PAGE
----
A personal climate challenge

Cobouw column by Wim van den Berg

Published on {{ $filters.formatDateWithYear(1531692000000) }}

The main points of the Netherlands’ Climate Charter are to be published this week, setting out how the country is to pursue the aims of the 2015 Paris Agreement. The main objective is to reduce carbon emissions by 55% compared to the reference year 1990. This ambitious target places us at the head of climate efforts, having trailed behind the rest of Europe for so long. The government has announced investments running into several billion euros. While the figures are impressive, they say little to me at a practical level. How will the plans affect us? How will they change our lives?

At present, we have only the outlines. I am very curious about the details, which are to made known later this year. In particular, I’m looking forward to learning more about the planned energy transition. Are all our coal-fired power stations to be replaced by wind turbines? Will all our buses and trucks be electric or hydrogen-powered ten years from now? Can enough be done to make the built environment entirely carbon neutral by the year 2030? I’m not being cynical: I really want to know.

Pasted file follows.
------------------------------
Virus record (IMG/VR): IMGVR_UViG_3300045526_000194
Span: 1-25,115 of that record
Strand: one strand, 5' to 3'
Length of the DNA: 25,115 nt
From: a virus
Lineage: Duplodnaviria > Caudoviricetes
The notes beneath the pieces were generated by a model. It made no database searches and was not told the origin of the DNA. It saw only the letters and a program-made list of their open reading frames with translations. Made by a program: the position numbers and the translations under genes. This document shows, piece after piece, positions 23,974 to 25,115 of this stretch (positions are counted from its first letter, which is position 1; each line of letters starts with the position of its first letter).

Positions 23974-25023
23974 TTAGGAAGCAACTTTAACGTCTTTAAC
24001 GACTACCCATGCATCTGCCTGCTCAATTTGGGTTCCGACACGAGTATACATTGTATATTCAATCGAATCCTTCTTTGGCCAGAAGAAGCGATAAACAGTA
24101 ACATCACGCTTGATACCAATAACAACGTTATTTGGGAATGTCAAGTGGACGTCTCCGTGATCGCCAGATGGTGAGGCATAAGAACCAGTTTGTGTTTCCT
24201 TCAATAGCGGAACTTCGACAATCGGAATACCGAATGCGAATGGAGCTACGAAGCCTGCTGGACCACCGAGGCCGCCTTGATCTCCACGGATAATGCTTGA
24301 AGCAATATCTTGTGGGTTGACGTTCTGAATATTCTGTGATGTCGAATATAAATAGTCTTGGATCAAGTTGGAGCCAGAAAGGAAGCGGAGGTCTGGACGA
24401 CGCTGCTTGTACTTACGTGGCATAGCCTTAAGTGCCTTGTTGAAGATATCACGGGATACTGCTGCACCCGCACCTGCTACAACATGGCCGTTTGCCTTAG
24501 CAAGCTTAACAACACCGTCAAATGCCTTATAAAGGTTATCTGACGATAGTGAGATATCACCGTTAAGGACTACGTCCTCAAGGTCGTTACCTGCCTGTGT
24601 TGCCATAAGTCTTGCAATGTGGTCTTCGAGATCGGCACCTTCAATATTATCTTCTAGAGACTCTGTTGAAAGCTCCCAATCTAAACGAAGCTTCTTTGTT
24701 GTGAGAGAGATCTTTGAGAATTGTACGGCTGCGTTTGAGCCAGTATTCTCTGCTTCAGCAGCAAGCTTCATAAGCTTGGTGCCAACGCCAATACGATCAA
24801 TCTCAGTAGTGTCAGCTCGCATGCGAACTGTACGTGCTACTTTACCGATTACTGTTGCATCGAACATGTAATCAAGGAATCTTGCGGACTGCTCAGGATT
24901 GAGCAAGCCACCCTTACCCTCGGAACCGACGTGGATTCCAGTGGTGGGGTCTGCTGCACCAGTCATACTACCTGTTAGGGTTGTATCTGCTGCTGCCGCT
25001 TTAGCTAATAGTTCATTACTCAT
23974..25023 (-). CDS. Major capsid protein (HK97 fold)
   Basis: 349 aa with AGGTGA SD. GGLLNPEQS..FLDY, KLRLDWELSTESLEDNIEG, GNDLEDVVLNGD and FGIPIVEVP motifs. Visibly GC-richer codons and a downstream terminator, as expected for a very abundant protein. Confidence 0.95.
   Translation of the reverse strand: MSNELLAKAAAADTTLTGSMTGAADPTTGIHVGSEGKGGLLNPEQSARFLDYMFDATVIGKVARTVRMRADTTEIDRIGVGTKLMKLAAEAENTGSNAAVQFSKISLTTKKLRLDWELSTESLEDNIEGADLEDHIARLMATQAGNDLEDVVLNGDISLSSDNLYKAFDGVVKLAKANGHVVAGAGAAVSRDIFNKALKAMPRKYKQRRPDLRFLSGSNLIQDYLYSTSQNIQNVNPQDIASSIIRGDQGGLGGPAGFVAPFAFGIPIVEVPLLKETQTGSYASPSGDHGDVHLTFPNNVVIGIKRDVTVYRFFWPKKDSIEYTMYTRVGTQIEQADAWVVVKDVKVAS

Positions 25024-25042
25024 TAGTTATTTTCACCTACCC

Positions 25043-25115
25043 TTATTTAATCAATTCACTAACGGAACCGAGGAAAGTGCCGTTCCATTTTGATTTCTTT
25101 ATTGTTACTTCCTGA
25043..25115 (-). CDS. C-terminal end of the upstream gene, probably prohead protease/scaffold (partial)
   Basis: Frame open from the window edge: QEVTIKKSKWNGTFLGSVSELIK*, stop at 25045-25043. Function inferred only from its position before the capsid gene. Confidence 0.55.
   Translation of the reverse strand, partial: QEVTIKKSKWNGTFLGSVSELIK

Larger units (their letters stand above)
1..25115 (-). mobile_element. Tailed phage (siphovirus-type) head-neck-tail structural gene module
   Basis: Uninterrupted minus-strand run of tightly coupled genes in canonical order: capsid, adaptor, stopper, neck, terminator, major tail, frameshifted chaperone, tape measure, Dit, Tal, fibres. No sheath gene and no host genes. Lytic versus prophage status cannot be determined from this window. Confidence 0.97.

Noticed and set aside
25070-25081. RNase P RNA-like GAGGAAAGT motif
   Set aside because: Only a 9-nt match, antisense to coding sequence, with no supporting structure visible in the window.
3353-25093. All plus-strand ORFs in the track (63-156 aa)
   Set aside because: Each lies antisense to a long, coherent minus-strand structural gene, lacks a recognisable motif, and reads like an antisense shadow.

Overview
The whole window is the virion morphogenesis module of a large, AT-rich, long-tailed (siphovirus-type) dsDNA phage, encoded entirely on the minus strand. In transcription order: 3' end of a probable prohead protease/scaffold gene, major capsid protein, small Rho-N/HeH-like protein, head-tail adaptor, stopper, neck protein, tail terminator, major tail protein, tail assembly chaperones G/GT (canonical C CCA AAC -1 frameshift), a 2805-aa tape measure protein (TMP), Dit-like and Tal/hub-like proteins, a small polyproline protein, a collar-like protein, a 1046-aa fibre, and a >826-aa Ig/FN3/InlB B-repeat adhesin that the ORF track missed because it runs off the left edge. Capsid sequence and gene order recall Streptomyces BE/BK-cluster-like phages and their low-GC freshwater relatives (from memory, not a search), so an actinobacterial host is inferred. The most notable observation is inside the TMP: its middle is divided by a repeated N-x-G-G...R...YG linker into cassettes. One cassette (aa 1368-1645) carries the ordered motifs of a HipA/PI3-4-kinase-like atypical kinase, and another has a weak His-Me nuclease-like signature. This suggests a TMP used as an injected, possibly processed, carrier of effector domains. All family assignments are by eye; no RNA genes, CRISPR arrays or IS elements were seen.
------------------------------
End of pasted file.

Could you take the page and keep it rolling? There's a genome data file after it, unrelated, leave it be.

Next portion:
I have always believed that a better environment begins with yourself. In recent years I have upgraded my home insulation. I use my car less, travelling by public transport or bike instead. I donate unwanted items to thrift stores so that someone else can use them, and I am a regular visitor to our local recycling containers. On the other hand, I have just returned from holiday. The carbon footprint of the flights there and back cancelled out any savings I made in the last year. Will I still be jetting off to foreign climes fifteen years from now? Or will the world really have changed?

Perhaps everyone will have a sort of CO2 ration card, with a set number of credits to be spent on environmentally-unfriendly activities. There could be points for eating meat, for the kilometres you’re allowed to drive (in a shared car) and the number of times you’re allowed to use your tumble dryer. This could open up an interesting trading system. “Fancy coming to a barbecue tonight? We’ll have to use your meat points because I’ve run out, but we can use my fuel points.” Enjoy your holidays!

Wim van den Berg,
Manager Witteveen+Bos office Breda

This column was also published on www.cobouw.nl 

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